International adoption rates are the lowest they have been in 15 years. Adoption of children by foreign parents peaked in 2004, with 45,000 orphans adopted abroad. Last year, this number had fallen to nearly half, with only 25,000 children adopted by foreign families.
One reason for the decline is cause for celebration – many countries are cracking down against baby-selling. Over the years, various countries have shut down their international adoption programs amid allegations and investigations of placing for adoption children whose parents did not voluntarily relinquish their parental rights.
In 2007, Guatemala put into effect a two-year moratorium on international adoptions in order to look into the claims of birth mothers being coerced into signing away their rights or having their children kidnapped so as to have them be adopted by a handsomely-paying, unsuspecting foreign couple. Guatemala was probably one of the worst examples of international adoption abuses by greedy attorneys and agencies looking to make money off desperate adoptive families who trusted them.
Since then, several other countries have followed suit, and in 2008, the Hague Convention on Protection of Children and Co-operation in Respect of Intercountry Adoption went into effect for the United States. Parents adopting from other Hague countries can rest assured that the process of their adoption is stricter for the sake of protecting both them and the children, as well as better preparing the families for the realities of international (and therefore often transracial) adoption.
As more countries work to become Hague approved, more restrictions on international adoption can be expected. As such, less and less children become available for adoption by foreign families as a result. Instead, the thinking goes that more effort will be put into finding adoptive families domestically so that children can remain in their country and culture of origin. As a general rule, when countries focus on their children rather than their bottom line, more funding and effort is put into keeping children with their original families, and when that’s not possible, at least within their original culture.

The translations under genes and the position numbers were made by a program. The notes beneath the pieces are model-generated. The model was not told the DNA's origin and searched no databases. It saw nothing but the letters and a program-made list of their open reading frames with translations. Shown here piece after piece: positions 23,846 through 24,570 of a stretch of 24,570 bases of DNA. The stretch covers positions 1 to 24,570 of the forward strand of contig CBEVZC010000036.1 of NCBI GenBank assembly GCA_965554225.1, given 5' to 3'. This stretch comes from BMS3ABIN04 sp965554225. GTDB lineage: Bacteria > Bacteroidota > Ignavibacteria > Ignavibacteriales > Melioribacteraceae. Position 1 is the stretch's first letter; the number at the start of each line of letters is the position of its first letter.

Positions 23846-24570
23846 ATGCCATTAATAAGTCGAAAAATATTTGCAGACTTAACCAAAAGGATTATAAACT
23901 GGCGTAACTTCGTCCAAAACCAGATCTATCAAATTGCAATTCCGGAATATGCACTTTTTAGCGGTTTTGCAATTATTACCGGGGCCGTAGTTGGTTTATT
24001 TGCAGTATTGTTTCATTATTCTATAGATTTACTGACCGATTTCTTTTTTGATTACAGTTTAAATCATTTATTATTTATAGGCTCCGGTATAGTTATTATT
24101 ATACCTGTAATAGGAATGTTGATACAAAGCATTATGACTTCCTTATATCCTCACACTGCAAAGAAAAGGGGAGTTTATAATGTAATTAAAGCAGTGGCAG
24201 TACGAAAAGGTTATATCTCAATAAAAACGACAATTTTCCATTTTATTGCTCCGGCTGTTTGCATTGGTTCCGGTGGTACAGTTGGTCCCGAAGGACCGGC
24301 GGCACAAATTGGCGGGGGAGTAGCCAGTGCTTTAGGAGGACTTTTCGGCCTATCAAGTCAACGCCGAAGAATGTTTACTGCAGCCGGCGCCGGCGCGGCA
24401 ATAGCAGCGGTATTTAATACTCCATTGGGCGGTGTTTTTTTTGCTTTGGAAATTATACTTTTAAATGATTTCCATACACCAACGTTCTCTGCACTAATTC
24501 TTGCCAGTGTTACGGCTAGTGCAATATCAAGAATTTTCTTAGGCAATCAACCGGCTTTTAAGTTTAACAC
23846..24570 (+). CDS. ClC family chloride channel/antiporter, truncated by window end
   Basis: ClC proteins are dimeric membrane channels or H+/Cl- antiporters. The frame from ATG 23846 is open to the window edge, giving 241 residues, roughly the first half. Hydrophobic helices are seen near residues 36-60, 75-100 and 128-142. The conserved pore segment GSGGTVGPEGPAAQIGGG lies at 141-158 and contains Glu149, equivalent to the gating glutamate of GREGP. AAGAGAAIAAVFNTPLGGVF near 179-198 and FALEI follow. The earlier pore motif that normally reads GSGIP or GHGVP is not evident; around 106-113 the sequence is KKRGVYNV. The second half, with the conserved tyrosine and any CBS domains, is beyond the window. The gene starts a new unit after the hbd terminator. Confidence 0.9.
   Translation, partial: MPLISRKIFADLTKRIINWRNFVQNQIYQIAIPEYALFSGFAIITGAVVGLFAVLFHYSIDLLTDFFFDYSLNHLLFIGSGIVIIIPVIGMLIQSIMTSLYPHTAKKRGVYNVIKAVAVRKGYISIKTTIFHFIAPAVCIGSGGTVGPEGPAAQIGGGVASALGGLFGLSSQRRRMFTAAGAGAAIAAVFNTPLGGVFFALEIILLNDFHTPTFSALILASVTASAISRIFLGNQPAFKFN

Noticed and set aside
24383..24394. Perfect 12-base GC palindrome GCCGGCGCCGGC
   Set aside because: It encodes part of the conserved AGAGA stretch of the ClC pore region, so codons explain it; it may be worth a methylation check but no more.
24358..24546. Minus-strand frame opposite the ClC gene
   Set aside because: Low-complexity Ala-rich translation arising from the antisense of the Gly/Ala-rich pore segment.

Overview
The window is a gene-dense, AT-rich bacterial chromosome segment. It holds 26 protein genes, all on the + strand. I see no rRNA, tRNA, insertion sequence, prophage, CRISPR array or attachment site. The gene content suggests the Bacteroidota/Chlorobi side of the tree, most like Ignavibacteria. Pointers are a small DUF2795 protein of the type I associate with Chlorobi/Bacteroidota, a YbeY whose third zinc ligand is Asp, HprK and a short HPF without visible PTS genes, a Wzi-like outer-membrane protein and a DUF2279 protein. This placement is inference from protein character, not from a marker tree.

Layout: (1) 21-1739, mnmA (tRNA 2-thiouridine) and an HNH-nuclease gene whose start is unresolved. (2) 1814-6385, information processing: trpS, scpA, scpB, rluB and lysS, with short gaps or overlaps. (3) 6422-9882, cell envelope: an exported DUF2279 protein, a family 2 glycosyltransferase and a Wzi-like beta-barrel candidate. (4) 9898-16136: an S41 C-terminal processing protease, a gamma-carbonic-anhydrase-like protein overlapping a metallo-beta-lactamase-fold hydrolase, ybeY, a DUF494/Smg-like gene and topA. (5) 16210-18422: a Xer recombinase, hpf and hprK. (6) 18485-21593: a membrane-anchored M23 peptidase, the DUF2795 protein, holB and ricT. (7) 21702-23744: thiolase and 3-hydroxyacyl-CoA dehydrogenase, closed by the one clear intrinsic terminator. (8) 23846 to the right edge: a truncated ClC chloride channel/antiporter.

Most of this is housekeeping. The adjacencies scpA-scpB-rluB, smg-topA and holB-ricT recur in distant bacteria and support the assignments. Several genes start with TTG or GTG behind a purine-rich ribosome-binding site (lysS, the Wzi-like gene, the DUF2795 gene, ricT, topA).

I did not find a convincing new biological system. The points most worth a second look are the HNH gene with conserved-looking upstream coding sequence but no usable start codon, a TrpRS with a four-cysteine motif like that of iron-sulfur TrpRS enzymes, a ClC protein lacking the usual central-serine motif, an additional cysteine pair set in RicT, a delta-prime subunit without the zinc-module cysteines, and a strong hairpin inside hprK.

When this happens, generally children who do become available for international adoption have been deemed as somehow more difficult to place domestically, either due to age or special medical needs. In these cases, the determination is made that any family – even a foreign one far away from the child’s homeland – is better for the child’s well-being than for the child to age out of the foster care system domestically. This attitude truly shows a concern for the best interest of the child.
However, the drop in international adoption is not purely due to improvements in other countries’ domestic adoption efforts. Many couples who turn to international adoption over domestic adoption do so in part because there is generally little to no contact expected or even possible with the child’s birth family. As open adoption becomes the norm domestically, families who are not comfortable with maintaining contact with their adopted child’s birth family opt for international adoption instead.
Also, with varying advances in artificial reproductive technology, would-be adoptive parents who struggle with infertility are turning more and more to artificial reproductive technology in order to start or grow their families.
Another reason less families are adopting internationally is due to financial considerations. As the economy continues to be sluggish, and international adoption can cost upwards of $30,000, even $50,000, families simply opt for alternatives that are more in line with their budget.
All in all, international adoption has the potential for both great opportunities and grave injustices. As with all adoptions, the child ought to always remain at the center of all considerations affecting adoption laws. Hopefully, the drop in international adoptions is a sign of more care given to the child’s interest, and not merely a side-effect of the economy.
Credits: Karolina Marie
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